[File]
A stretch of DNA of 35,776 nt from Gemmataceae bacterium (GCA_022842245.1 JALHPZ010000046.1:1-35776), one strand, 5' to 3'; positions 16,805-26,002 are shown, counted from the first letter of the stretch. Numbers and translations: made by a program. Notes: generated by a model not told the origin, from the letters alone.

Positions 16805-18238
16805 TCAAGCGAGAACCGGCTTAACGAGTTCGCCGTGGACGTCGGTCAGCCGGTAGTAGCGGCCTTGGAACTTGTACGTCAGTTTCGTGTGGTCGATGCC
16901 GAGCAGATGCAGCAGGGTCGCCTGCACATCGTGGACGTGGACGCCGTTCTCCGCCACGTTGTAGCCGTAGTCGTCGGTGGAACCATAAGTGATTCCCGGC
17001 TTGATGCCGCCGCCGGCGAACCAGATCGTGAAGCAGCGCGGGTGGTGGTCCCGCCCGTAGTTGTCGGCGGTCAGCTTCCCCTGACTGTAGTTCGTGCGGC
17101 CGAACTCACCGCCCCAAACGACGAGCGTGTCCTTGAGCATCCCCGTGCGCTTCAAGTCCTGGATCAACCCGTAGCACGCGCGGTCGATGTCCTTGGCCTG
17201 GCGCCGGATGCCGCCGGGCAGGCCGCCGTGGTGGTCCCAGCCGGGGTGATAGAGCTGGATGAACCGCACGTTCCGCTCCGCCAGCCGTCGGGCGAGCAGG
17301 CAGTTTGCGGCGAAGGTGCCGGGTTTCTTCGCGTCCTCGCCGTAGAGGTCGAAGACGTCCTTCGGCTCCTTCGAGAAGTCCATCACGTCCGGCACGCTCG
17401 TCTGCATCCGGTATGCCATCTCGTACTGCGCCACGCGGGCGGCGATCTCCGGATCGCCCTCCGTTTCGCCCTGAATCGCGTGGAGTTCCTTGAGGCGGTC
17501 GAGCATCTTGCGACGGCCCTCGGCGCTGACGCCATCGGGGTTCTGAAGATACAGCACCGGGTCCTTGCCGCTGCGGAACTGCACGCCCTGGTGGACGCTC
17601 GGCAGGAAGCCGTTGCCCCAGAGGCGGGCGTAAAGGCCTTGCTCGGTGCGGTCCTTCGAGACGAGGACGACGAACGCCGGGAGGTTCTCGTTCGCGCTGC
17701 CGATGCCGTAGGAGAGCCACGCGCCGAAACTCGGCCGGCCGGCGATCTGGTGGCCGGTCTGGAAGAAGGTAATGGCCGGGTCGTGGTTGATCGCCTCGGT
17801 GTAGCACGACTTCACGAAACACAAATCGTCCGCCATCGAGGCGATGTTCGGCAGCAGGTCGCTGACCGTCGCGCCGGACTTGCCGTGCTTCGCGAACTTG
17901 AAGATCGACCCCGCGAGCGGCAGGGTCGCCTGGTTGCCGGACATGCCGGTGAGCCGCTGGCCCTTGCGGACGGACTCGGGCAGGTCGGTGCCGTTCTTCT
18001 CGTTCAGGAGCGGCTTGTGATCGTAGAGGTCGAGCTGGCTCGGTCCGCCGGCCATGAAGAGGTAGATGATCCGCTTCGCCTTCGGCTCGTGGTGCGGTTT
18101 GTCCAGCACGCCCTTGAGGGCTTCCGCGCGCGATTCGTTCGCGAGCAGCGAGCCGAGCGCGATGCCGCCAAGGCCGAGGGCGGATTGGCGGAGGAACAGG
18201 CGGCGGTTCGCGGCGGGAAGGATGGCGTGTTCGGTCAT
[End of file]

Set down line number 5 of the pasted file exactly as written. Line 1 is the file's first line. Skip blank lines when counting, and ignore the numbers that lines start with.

17001 TTGATGCCGCCGCCGGCGAACCAGATCGTGAAGCAGCGCGGGTGGTGGTCCCGCCCGTAGTTGTCGGCGGTCAGCTTCCCCTGACTGTAGTTCGTGCGGC